Part of our worship of nature involves making offerings, but all too often those offerings become pollution – an affront to the very nature we serve. While we absolutely have religious freedom and can practice our beliefs without fear, we also have the responsibility of keeping the environment clean.
Every single person is deserving of respect and feeling like their Ori is being honored. We all have that piece of the divine within us, working through us and exchanging axé all the time. That respect extends to all differences we may have, including differences in sexuality.
Iya Omindarewa’s story is interesting, being a non-Brazilian priestess who ran a terreiro in Rio for many years. This short documentary doesn’t tell her entire story, but takes the viewer on a short… Continue reading
Besides seeking a reading to figure out matters of love or money, one of the most common reasons that people consult merindinlogun is because they believe that someone is using witchcraft to work… Continue reading
by Iya Melissa Several years ago I taught a high school elective called Images of Women of Color in the Media. It was an amazing class with a curriculum that had been developed… Continue reading
by Iya Melissa As Candomblé continues to spread in the United States, I’m coming across more and more people who have been taken for a ride by impostor priests. In Brazil, priests often… Continue reading
A tale… A child of Orixá asked his Orixá for a job and a woman who would love him very much. The next day, he opened the newspaper and saw a job announcement.… Continue reading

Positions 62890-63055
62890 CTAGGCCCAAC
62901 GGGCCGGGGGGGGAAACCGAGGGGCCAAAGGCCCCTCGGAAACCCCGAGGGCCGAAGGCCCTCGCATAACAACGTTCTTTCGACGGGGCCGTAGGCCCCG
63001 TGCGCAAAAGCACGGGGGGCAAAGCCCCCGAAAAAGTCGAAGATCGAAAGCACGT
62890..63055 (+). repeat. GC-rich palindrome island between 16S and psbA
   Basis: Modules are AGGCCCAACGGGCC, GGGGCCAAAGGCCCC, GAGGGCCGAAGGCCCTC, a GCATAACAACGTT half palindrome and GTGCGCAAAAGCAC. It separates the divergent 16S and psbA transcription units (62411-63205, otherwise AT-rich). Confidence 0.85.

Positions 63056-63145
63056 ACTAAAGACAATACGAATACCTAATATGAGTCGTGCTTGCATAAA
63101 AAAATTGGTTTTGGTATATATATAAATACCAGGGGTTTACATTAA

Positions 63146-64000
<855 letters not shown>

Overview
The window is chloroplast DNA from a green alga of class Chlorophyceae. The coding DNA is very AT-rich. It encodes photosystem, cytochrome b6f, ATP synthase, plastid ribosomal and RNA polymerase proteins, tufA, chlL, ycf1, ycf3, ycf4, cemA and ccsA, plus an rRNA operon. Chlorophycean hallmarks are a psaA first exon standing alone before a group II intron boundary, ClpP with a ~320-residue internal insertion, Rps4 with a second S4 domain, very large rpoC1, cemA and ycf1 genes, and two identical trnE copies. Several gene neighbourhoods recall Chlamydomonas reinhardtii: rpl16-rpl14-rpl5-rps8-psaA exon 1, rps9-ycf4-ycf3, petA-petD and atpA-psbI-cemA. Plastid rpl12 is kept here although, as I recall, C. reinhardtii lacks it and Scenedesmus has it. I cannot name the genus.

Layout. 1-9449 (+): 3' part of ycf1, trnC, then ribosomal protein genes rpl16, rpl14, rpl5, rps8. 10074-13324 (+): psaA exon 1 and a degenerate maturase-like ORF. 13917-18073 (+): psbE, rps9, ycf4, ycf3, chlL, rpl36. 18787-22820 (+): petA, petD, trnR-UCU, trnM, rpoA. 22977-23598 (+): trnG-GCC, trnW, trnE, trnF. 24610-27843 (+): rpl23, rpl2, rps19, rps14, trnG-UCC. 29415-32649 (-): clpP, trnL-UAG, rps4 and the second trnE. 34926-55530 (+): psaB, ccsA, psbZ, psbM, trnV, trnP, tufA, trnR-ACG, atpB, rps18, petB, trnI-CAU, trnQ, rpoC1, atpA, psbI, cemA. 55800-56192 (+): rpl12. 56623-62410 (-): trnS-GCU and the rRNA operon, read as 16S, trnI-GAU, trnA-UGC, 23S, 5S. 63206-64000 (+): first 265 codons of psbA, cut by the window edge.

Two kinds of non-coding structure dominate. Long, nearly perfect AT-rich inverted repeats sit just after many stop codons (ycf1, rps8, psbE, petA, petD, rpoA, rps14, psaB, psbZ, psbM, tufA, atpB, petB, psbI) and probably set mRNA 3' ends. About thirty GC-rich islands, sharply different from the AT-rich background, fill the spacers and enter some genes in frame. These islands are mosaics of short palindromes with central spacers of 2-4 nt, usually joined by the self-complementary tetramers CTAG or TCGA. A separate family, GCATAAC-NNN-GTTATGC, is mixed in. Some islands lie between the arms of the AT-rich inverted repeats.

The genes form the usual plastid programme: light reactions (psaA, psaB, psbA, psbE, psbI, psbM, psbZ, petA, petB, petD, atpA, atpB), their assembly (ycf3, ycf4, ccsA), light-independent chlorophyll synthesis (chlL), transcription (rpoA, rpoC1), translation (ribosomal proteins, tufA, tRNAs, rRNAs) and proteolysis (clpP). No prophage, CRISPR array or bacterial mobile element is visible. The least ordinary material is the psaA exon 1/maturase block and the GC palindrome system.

by Iya Melissa Edited on June 29, 2017 to clarify points about switching traditions after having gone through full Orisa initiation in another tradition. As Candomblé grows in the United States, it’s becoming… Continue reading
A xirê can be one of the most exciting, beautiful and breathtaking experiences you ever have in Candomblé. Many people come to religion (in general) through public events – revivals, music & concerts,… Continue reading
Iyawo by Nany Kipenzi Vieira A few words heard from afar, someone touched my feet. A summoning or sweetness? Time to wake up! The sun has yet to rise, but Iyawo it’s your… Continue reading
by Iya Melissa “What happens most today is that people initiate into Candomblé, and then begin to question our dogmas – the hierarchy, manners, and comportment. No Orixá temple is going to adapt… Continue reading
by Iya Melissa Recently, I received an email from someone that went a little something like this: I’ve been studying the religion for a while and I’m ready to get started. How much… Continue reading